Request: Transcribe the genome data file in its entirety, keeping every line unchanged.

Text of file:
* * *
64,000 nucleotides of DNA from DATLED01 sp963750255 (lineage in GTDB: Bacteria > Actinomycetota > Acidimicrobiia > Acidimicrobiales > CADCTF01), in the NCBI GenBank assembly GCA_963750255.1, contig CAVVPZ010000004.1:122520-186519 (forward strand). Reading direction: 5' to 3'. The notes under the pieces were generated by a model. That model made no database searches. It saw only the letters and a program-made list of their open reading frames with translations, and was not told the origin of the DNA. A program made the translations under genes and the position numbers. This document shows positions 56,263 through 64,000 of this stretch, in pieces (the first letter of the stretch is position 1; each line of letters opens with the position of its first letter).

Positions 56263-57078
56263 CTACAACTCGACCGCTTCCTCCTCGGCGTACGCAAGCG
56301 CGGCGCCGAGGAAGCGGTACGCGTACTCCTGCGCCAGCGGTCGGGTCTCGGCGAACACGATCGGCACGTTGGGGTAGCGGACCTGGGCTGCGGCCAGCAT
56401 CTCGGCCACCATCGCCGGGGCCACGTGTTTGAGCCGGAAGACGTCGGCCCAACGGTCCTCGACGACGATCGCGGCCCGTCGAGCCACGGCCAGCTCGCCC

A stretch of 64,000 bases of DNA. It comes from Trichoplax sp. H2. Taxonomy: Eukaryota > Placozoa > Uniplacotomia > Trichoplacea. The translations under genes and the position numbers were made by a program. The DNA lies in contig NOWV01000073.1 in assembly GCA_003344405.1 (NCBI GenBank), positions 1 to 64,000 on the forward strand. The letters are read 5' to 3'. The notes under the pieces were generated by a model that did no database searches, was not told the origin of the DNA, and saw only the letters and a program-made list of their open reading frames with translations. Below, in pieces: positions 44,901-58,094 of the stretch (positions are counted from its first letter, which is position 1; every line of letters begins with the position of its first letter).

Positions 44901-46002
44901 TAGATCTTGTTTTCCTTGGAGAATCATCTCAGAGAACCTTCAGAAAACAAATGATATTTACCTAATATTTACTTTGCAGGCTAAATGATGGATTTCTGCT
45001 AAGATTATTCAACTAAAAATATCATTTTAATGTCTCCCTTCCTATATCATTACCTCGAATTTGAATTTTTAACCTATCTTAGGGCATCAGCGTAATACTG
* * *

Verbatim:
64,000 nucleotides of DNA from DATLED01 sp963750255 (lineage in GTDB: Bacteria > Actinomycetota > Acidimicrobiia > Acidimicrobiales > CADCTF01), in the NCBI GenBank assembly GCA_963750255.1, contig CAVVPZ010000004.1:122520-186519 (forward strand). Reading direction: 5' to 3'. The notes under the pieces were generated by a model. That model made no database searches. It saw only the letters and a program-made list of their open reading frames with translations, and was not told the origin of the DNA. A program made the translations under genes and the position numbers. This document shows positions 56,263 through 64,000 of this stretch, in pieces (the first letter of the stretch is position 1; each line of letters opens with the position of its first letter).

Positions 56263-57078
56263 CTACAACTCGACCGCTTCCTCCTCGGCGTACGCAAGCG
56301 CGGCGCCGAGGAAGCGGTACGCGTACTCCTGCGCCAGCGGTCGGGTCTCGGCGAACACGATCGGCACGTTGGGGTAGCGGACCTGGGCTGCGGCCAGCAT
56401 CTCGGCCACCATCGCCGGGGCCACGTGTTTGAGCCGGAAGACGTCGGCCCAACGGTCCTCGACGACGATCGCGGCCCGTCGAGCCACGGCCAGCTCGCCC

A stretch of 64,000 bases of DNA. It comes from Trichoplax sp. H2. Taxonomy: Eukaryota > Placozoa > Uniplacotomia > Trichoplacea. The translations under genes and the position numbers were made by a program. The DNA lies in contig NOWV01000073.1 in assembly GCA_003344405.1 (NCBI GenBank), positions 1 to 64,000 on the forward strand. The letters are read 5' to 3'. The notes under the pieces were generated by a model that did no database searches, was not told the origin of the DNA, and saw only the letters and a program-made list of their open reading frames with translations. Below, in pieces: positions 44,901-58,094 of the stretch (positions are counted from its first letter, which is position 1; every line of letters begins with the position of its first letter).

Positions 44901-46002
44901 TAGATCTTGTTTTCCTTGGAGAATCATCTCAGAGAACCTTCAGAAAACAAATGATATTTACCTAATATTTACTTTGCAGGCTAAATGATGGATTTCTGCT
45001 AAGATTATTCAACTAAAAATATCATTTTAATGTCTCCCTTCCTATATCATTACCTCGAATTTGAATTTTTAACCTATCTTAGGGCATCAGCGTAATACTG